We're getting mixed messaging on the pandemic
Clarity has been one of the hallmarks of the communications around the Coronavirus pandemic in our province for better than two years. Factual information has been the backbone of the battle against viruses and variants.
Provincial Health Officer Dr. Bonnie Henry’s regular television updates instilled almost total faith and confidence in the system when the pandemic began. She turned into somewhat of a cult hero.
Those appearances are no longer something to rely on. There have been faux pas that bring the validity of her reports into question. Communications is in shambles, and once that happens people begin to doubt and that’s a threat to the health crisis. They already have pandemic fatigue.
It started when the daily case counts were no longer an accurate reading of the severity or prevalence of variants. Personal testing by the public resulted in results not being included in the daily reports. Dr. Henry kept reporting the number of cases identified though the provincial testing process but cautioned they were inaccurate. That renders the daily figures useless. Quoting admittedly-false and/or misleading figures, to be frank, is irresponsible.
The only accurate daily count is the number of patients in hospital, and in critical care.
However, the number of out-of-region patients transferred into other health regions is not being reported regularly. Island Health was one of the main destinations for transient patients and that skewed our daily figures.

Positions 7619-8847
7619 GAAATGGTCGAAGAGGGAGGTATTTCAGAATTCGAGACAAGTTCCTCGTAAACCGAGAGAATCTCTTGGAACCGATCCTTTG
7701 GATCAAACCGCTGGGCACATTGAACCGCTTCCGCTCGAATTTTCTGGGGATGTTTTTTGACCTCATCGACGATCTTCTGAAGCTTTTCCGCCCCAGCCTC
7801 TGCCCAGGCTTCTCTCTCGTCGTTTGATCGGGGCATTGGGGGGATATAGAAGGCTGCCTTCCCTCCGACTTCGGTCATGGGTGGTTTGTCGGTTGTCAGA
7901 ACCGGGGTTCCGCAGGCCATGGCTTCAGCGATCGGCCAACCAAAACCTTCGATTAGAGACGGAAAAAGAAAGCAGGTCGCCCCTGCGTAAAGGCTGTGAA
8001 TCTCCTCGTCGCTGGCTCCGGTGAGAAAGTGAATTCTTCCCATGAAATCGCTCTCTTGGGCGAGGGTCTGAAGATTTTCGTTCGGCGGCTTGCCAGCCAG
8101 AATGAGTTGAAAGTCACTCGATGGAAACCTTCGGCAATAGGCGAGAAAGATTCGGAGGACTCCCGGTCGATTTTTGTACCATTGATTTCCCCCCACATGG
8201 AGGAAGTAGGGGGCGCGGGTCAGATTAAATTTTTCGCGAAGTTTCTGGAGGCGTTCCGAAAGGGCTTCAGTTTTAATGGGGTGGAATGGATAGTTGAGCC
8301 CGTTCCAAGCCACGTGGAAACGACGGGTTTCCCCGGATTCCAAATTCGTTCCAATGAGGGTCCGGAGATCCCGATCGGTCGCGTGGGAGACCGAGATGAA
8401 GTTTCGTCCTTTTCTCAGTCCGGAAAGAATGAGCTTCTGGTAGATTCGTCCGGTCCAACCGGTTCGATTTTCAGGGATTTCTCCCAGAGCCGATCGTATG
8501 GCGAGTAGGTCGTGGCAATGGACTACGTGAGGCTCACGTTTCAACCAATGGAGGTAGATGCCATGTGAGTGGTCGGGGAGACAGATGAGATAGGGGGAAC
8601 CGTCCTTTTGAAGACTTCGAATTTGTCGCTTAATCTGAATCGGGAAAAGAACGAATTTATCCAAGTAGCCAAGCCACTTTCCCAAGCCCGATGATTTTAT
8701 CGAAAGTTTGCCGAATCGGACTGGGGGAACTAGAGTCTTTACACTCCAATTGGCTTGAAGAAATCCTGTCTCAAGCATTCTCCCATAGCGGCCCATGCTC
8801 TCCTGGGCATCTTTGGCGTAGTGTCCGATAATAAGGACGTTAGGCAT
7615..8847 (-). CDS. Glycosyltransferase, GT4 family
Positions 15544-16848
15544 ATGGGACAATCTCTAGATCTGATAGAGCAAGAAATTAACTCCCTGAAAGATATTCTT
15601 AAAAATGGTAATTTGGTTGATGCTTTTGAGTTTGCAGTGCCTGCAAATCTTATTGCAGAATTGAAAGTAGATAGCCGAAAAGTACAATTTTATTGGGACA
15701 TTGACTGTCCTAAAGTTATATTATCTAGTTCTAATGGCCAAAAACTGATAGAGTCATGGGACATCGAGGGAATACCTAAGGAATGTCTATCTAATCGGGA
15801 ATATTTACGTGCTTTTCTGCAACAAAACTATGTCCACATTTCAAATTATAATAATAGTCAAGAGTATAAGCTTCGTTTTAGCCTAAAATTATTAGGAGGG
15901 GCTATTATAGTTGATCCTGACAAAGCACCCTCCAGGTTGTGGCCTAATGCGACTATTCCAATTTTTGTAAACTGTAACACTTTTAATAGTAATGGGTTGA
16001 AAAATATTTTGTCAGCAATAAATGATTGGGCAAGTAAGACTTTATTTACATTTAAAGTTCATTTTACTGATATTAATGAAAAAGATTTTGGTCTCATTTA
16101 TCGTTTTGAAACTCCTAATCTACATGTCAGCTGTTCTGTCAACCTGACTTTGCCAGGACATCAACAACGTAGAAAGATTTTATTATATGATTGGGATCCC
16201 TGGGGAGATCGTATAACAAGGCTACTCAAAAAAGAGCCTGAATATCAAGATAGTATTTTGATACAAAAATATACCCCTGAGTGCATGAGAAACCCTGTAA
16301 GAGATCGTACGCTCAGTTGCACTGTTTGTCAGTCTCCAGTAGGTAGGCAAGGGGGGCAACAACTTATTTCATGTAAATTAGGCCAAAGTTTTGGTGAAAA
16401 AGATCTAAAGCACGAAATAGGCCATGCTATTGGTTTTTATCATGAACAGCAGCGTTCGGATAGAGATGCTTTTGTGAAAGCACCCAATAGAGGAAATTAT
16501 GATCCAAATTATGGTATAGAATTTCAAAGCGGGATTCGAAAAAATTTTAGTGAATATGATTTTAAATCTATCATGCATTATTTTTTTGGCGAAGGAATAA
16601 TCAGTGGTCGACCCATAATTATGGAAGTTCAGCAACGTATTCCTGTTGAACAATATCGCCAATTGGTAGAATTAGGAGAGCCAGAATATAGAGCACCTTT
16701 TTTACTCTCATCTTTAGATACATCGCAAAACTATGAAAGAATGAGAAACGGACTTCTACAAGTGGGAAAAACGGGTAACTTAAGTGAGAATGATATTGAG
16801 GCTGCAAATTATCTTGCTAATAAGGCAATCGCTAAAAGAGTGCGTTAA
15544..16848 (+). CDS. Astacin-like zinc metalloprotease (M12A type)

Twice last week health officials apologized for confusing communications around changing protocols. First it was the order extending gym closures indefinitely. A day later, there were multiple changes to the self-isolation guidelines on the BC Centre for Disease Control website, which led to the second apology.
Even after that, some experts say there is still confusion about the recent changes.
BC Green Party leader Sonia Furstenau says there’s confusion, a sense of not really understanding how decisions are being made and how communication strategies are being worked out.
“When you look at the difference between press conferences, when at one point, Dr. Henry’s saying Omicron is mild, and then at another point, she’s saying it’s not mild, and then she’s saying we shouldn’t say it’s mild, but then she says it’s mild. This is very confusing for the public,” Furstenau said in an interview with CHEK TV.
It’s like trying to put tooth paste back into the tube. Despite efforts to clear up some of the confusion, many people are still confused. They just want to return to their daily lives, go to a hockey game, socializie and go to church.